BACKGROUND: Global climate change is predicted to negatively impact regions around the world through extreme weather events, increasing temperatures, heat waves and droughts, and rising sea levels. It will also have great consequences for human health by increasing disease risk, creating dangerous and unsuitable living environments, and intensifying the risk of injury or death from storms and extreme weather. Paul Auerbach, MD, Professor of Emergency Medicine at Stanford University School of Medicine, says, “It is estimated that there are perhaps 1.4 million additional deaths worldwide per year attributed to nutritional deficiencies that result from climate change.” He continues, “In 2015, 40 percent of physicians in one survey felt that their patients’ mental health was affected by climate change.” Trauma and shock, depression, anxiety, post-traumatic stress disorder, and suicide are all expected to impact the mental health of individuals confronted with the consequences of climate change.
WHO IS AFFECTED?: All populations will be affected by climate change, but some are more vulnerable than others. People living in small island developing states and other coastal regions, megacities, and mountainous and polar regions are particularly vulnerable. Children living in poor countries are among the most vulnerable to the resulting health risks and will be exposed longer to the health consequences. The health effects are also expected to be more severe for elderly people and people with infirmities or pre-existing medical conditions. Areas with weak health infrastructure, mostly in developing countries, will be the least able to cope without assistance to prepare and respond. Many policies and individual choices have the potential to reduce greenhouse gas emissions and produce major health co-benefits. For example, cleaner energy systems and promoting the safe use of public transportation and active movement, such as cycling or walking as alternatives to using private vehicles, could reduce carbon emissions and cut the burden of household air pollution, which causes some 4.3 million deaths per year, and ambient air pollution, which causes about 3 million deaths every year.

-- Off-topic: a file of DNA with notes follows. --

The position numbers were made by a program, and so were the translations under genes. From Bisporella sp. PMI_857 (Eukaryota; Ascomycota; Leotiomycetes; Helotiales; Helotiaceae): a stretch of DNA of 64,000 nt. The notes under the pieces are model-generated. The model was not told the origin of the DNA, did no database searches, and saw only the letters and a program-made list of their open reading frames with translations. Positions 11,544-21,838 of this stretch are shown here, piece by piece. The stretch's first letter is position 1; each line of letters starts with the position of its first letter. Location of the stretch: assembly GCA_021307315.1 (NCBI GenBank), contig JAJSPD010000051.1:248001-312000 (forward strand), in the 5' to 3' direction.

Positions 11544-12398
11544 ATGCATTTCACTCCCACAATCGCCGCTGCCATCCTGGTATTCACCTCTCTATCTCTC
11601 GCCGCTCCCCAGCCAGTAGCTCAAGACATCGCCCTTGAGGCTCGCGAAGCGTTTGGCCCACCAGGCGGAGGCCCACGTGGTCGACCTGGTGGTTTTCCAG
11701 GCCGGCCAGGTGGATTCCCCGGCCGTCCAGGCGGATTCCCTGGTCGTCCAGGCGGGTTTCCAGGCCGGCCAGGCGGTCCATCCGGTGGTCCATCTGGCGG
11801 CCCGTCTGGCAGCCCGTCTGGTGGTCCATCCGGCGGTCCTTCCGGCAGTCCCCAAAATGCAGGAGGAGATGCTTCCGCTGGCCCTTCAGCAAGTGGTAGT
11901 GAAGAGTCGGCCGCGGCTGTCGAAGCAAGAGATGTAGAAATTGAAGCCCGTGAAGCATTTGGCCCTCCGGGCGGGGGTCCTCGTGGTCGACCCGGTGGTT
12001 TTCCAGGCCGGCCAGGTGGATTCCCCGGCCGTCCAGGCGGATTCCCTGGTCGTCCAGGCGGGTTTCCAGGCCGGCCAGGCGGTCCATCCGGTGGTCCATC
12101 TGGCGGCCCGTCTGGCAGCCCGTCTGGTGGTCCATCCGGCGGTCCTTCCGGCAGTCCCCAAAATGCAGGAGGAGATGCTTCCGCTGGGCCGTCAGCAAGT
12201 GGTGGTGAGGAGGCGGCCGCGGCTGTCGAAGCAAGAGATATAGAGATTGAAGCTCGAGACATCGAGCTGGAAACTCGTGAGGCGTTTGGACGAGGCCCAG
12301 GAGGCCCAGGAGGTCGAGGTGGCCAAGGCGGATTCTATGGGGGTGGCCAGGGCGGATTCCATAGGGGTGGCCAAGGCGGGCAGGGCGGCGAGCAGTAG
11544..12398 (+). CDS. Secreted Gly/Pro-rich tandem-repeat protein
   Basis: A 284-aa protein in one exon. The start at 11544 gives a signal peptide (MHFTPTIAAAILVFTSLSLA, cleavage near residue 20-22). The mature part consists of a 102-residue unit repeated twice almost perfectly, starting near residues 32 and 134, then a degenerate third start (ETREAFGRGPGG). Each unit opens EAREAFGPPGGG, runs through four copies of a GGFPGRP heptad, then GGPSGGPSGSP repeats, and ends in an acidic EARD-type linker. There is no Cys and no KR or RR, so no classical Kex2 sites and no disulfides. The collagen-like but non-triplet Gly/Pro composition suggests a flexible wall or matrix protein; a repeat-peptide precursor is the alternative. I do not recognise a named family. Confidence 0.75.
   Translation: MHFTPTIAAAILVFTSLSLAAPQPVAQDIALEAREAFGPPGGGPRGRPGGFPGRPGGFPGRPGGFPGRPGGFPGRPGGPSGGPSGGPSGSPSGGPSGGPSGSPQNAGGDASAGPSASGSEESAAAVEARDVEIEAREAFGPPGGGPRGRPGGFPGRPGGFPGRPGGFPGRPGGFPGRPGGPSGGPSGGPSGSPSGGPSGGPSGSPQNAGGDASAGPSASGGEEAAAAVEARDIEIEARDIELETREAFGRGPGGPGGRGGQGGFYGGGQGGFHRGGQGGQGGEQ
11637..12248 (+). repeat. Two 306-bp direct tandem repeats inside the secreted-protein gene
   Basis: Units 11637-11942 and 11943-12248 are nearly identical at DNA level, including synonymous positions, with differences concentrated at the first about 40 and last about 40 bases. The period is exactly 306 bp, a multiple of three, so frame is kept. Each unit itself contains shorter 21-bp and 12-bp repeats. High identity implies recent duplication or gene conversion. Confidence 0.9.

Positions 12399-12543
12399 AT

THE FUTURE OF CLIMATE CHANGE: A new groundbreaking study proves soils on organic farms store away larger amounts of carbons, and for longer periods, than typical agricultural soils. This study, directed by Northeastern University in collaboration with The Organic Center, provides a new significant proof-point that organic agricultural practices build healthy soils and can be part of the solution in the fight on global warming. The Organic Center, along with Dr. Elham Ghabbour and Dr. Geoffrey Davies, leaders of the National Soil Project at Northeastern University, contacted organic farmers to collect organic soil samples from throughout the country to compare with the conventional soil samples already in the National Soil Project’s database. “This study is truly groundbreaking,” said Dr. Jessica Shade, Director of Science Programs for The Organic Center. “We don’t just look at total soil organic carbon, but also the components of soil that have stable pools of carbon-humic substances, which gives us a much more accurate and precise view of the stable, long-term storage of carbon in the soils.” She adds that the results of this project will be of value to farmers, policymakers and the public at large.
* For More Information, Contact:
Paul Auerbach, MD Lisa Kim, Stanford Media Relations